Capitol caper: King City Travel Club takes whirlwind trip to Salem
Members experience a few thrills and spills along the way
The Oregon state Capitol was still standing when the King City Travel Club left after a tour Feb. 13, but the same couldn't be said for the group, which suffered four casualties (including the bus) during the day-long trip.
Even before the trip was over, travel club host Dee Schiavone dubbed it Mr. Toads Wild Ride.
The day started out promising with no rain in sight as club members left King City for the bus ride to Salem one day before Oregon celebrated its 155th birthday after becoming a state on Feb. 14, 1859.
The Capitol, which was busy because the Legislature was in session, has quite a dramatic history: The first two buildings burned down, and the present one was dedicated Oct. 1, 1938, with President Franklin D. Roosevelt speaking at the event; the Capitol was expanded in 1977, and in 1988, it was placed on the National Register of Public Places.
In 2008, a fire once again broke out at the Capitol on a patio outside the governor's ceremonial office but was quickly extinguished.
After the travel club group walked into the the Rotunda, the members were divided into two groups for tours, with one starting on the second floor outside the governor's reception room and ceremonial office.
The guide stepped inside and learned a news conference was being held in the governor's ceremonial office beyond the reception room, where Gov. John Kitzhaber was announcing a new initiative to maximize the economic development potential of clean fuels in Oregon.
He directed the Department of Environmental Quality to move forward with full implementation of Oregon's Clean Fuels Program and announced a new Clean Fuels Work Advisory Committee.
The news conference was breaking up as the tour group entered the reception area, where the guide described some of the furniture in the room, including a beautiful table featuring the Capitol created out of inlaid wood, which was a gift from the buildings architects.
Inside the governor's ceremonial office, the guide told the story behind the large leather chair at the desk.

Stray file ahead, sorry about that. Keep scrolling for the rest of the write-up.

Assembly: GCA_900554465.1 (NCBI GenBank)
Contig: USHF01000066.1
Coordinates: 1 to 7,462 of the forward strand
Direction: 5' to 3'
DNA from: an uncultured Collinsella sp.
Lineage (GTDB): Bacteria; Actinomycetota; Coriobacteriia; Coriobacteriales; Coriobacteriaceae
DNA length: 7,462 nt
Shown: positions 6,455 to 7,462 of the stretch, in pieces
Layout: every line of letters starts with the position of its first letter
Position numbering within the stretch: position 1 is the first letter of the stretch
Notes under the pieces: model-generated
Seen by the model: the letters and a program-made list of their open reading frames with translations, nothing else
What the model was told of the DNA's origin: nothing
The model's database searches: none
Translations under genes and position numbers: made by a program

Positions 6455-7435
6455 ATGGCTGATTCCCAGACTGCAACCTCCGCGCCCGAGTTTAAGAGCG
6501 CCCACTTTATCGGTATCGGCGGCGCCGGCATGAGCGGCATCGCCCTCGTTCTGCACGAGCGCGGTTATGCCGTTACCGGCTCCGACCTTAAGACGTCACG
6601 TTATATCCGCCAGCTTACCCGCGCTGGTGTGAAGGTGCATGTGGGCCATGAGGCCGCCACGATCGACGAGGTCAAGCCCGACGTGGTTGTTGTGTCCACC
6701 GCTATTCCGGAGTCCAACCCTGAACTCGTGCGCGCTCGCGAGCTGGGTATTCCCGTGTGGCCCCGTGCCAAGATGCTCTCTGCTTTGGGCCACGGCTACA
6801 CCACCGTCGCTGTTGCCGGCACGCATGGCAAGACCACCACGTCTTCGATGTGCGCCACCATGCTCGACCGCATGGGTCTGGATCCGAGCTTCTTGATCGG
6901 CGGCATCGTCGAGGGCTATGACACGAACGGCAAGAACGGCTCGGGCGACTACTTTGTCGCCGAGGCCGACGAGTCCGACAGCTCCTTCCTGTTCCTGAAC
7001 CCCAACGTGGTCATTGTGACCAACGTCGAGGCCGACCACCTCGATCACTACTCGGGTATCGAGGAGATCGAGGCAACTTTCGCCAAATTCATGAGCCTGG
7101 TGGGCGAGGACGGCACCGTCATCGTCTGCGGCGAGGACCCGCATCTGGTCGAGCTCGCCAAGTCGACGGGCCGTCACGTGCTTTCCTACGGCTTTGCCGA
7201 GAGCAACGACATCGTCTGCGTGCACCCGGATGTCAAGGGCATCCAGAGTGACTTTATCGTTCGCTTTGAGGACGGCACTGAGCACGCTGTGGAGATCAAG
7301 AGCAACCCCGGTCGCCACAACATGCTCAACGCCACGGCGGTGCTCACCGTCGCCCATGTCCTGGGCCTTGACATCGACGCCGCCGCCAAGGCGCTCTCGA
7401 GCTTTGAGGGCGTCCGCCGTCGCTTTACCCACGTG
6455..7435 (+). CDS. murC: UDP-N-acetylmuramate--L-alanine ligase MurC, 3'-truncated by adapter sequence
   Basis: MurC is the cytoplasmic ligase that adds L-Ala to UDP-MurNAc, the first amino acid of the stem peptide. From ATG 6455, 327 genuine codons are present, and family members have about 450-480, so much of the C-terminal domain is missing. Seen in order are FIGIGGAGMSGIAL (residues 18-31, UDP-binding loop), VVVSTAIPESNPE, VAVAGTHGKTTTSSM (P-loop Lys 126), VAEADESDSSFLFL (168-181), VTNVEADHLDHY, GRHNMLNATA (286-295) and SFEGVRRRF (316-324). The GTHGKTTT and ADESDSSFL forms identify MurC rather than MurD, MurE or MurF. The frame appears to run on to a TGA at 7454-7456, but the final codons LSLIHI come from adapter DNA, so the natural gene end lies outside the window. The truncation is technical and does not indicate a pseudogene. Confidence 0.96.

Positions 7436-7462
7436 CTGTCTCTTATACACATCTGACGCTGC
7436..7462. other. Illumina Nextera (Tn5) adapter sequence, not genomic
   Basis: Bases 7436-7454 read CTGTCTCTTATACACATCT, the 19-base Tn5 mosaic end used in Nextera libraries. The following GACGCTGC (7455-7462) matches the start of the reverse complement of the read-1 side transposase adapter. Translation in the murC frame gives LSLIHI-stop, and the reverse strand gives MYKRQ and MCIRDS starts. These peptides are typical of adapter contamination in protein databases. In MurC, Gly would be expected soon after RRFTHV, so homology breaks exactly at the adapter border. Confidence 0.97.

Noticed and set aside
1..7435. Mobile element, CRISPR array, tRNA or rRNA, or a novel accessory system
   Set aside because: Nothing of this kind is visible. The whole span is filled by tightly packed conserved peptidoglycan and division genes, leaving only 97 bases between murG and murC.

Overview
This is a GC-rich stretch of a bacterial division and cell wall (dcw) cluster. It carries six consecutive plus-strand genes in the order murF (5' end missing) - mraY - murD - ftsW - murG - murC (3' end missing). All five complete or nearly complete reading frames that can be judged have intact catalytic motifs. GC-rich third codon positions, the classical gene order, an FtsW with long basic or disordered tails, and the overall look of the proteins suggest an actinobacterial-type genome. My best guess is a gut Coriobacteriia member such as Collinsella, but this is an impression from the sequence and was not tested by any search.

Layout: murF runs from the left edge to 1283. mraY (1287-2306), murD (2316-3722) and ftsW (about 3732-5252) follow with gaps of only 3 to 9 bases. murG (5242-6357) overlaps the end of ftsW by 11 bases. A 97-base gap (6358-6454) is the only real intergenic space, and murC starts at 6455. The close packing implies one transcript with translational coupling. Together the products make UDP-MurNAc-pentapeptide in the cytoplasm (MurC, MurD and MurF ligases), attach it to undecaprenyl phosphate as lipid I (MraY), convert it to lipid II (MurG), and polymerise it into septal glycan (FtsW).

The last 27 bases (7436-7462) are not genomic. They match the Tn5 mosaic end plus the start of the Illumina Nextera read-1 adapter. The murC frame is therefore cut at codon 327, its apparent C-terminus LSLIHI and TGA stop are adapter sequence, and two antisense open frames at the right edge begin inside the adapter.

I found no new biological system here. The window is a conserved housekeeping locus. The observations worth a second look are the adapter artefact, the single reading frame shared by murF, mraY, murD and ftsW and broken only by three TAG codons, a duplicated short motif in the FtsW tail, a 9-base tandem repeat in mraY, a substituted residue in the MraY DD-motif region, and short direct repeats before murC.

"It's a replica of the chair used by the character Professor Henry Higgins in the 'My Fair Lady' movie," she said. "Gov. Hatfield had prison inmates make him the replica, but he took it to Washington, D.C., when he became a senator, so this one was made and is a replica of the replica."
She told the group to look closely at the leather, which was somewhat crinkled, explaining that it had been damaged along with a hand-painted map on the wall by the 2008 fire.
The two tour groups converged in the governor's ceremonial office/reception room, and after most of the people left to return to the Rotunda, one of the ladies fainted. Schiavone asked the receptionist to call for help, and the first to arrive was a couple of the Oregon State Police troopers who are stationed throughout the building when the Legislature is in session.
The next call was made to Sen. Alan Bates (D-Medford), who was elected to the House in 2000 and to the Senate in 2004.
The patient was in good hands because Bates was a medical doctor before entering politics. He was chief of medicine at both Rogue Valley Medical Center and Providence Medical Center, and a founding board member of a primary care physicians' group.
Finally, 9-1-1 was called, and half a dozen "really handsome" medics, according to Schiavone, showed up, tended to the patient and put her on a stretcher before driving her to Salem Hospital.
Interestingly, Kitzhaber, who was probably in his private office next door at the time, was an emergency room physician before entering politics - and his official portrait shows him with his medical bag - but he did not appear.
Back down in the Rotunda, the guide explained that the exterior of the Capitol is finished with Vermont marble while the lobby, Rotunda and hallways are lined with a polished rose travertine stone from Montana. The Rotunda's staircases and floor are made of Phoenix Napoleon marble quarried in Missouri with the borders made of Radio Black marble from Vermont. The guide also pointed out fossils imbedded in the floor marble.
In the Rotundas center is an embedded Oregon state seal sculpted in bronze by Ulric Ellerhusen, who also sculpted the Oregon pioneer on top of the Capitol dome's exterior, which is 106 feet higher than the state seal. Harvey Gordon designed the seal in 1857, two years before Oregon was admitted to the union in 1859, and it includes various symbols of Oregon's geography, native fauna and agriculture such as mountains; the Pacific Ocean; an elk; a covered wagon; a sheaf, plow and pickaxe; and a British man-of-war leaving and an American steamer arriving to symbolize the end of British rule in Oregon Country.